The Lexicon of Xiangqi (Chinese Chess) Terms is the first ever English lexicon on Xiangqi. There are well over 1600 entries and over 490 figures in the book, which span all disciplines in Xiangqi. Chinese terms have been added with Hanyu Pinyin wherever appropriate so that the entries would be clear and leave no room for doubt in the process of transliteration. The lexicon was born out of necessity. The author, Jim Png Hau Cheng, has written extensively about Xiangqi, in English, for over six years on his website, www.xqinenglish.com, which has over 2300+ web pages at last count. During the process of writing, and trying to explain Xiangqi in English, he was faced with the mammoth task of trying to come up with suitable English phrases for Xiangqi. While there are thousands of terms in Chinese with regards to Xiangqi, a useful list of Xiangqi terms in English was virtually non-existent. Without such a list of terms, it was nearly impossible to communicate the intricacies of Xiangqi understandably. For each term, he had to do research, compare, categorize, distil, and even invent various terms. It has been a tedious process which saw the author working through many sleepless nights, acquiring astigmatism and a head full of white hair. Fortunately, a list of terms was slowly born over time. Technical terms which include basic terminology, the language used in openings, midgames, endgames, endgame compositions have been explained in simple, understandable prose. Many figures have been included to explain various important positions and concepts. Terms regarding the culture and history of Xiangqi can also be found with short and crisp explanations. Jim has also translated various important Chinese passages to the best of his abilities. For example, the Theory of Xiangqi presented in both the Secret in the Tangerine and the Elegant Pastime Manual has been translated to strengthen the fundamentals of the beginner. There are also over three hundred biographies of the Xiangqi greats. Introductions to important ancient manuals and contemporary Xiangqi masterpieces, their history, and their authors have not been left out. There are also five appendices in the Lexicon. The first appendix is perhaps the most important part of the book. Jim has provided the English terms for various Chinese terms in the hope that it would bridge the language barrier. Chinese writers hoping to write Xiangqi in English will find the list useful. The second appendix is a collection of nearly a hundred Xiangqi sayings that are frequently encountered. Each saying is a gem of wisdom from which the author has translated and explained to the best of his abilities. The third appendix was a thesis that was presented in a chess conference in Hangzhou in 2016. The authors of the thesis have kindly granted permission for publication. It is a timeline of the history of Xiangqi from the ancient times. The fourth appendix is a list of the various grandmasters and masters (both men and women) of the different federations. While the information can be found on the internet, it has not been collected and categorized in the same manner as Jim has done. The last appendix is a list of tables which show the results of the major tournaments in Xiangqi. The work seen in the book is a six-year culmination of the author’s efforts to promote the game he loves so dearly. It would be impossible to include all there is to know about a subject as deep as Xiangqi into one book. While such a Lexicon cannot be exhaustive, it would serve as a good reference for people interested in Xiangqi, but are not familiar with the Chinese language.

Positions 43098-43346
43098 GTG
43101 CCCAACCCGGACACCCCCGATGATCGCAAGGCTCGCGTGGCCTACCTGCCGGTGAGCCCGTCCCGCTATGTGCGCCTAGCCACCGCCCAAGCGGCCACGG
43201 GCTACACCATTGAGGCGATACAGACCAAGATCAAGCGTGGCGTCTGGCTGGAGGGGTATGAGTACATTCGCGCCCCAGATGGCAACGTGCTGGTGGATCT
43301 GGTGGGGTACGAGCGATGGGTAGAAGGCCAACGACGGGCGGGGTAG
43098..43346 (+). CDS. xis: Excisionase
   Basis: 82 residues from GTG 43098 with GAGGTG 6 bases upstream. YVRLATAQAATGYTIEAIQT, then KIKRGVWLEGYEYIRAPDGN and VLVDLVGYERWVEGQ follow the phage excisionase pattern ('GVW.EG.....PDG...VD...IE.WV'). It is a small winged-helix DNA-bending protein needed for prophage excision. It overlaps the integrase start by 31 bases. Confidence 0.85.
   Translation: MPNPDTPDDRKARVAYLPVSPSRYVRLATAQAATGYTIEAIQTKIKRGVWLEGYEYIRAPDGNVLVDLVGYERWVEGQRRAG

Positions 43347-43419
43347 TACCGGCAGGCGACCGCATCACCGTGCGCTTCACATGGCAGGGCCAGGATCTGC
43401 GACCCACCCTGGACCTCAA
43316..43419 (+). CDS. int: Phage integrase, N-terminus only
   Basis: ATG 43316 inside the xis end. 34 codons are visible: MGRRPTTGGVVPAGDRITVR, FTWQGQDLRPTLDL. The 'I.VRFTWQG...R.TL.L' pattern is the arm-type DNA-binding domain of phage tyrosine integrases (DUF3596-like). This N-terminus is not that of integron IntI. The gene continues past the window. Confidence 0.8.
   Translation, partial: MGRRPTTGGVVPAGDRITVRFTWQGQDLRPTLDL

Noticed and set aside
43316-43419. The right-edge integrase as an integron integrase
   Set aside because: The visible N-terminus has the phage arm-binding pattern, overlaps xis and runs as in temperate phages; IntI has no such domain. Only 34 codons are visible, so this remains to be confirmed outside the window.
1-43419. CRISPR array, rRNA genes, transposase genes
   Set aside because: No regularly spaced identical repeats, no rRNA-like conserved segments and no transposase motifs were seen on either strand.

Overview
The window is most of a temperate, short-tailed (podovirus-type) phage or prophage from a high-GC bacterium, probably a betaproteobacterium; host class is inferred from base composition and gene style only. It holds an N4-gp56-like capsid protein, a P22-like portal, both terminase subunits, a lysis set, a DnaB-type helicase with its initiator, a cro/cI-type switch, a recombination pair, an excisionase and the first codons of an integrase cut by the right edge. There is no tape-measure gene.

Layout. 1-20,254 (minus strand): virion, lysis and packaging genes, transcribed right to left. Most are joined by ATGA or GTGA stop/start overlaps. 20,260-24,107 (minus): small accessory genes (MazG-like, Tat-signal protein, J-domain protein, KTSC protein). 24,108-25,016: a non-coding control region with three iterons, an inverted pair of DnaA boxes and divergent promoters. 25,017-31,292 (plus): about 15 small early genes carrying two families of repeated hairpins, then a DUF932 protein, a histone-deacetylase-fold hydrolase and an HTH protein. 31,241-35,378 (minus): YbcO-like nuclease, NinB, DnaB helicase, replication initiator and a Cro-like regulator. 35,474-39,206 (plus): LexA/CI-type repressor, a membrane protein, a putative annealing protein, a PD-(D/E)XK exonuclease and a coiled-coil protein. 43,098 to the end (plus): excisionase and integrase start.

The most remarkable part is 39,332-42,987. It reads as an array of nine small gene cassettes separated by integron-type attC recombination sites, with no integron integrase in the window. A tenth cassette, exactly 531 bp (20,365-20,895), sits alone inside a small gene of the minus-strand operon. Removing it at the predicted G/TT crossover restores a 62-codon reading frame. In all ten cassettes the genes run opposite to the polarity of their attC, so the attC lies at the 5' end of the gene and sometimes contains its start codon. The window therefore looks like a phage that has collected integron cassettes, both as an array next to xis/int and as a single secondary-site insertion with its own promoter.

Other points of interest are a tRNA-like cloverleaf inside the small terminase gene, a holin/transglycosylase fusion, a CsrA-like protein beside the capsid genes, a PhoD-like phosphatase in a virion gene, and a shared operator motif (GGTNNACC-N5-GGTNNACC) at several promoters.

You can get it from Amazon.com

 

 

Maintained by Peter Sung (宋德柔) e-mail: ptysung@yahoo.ca

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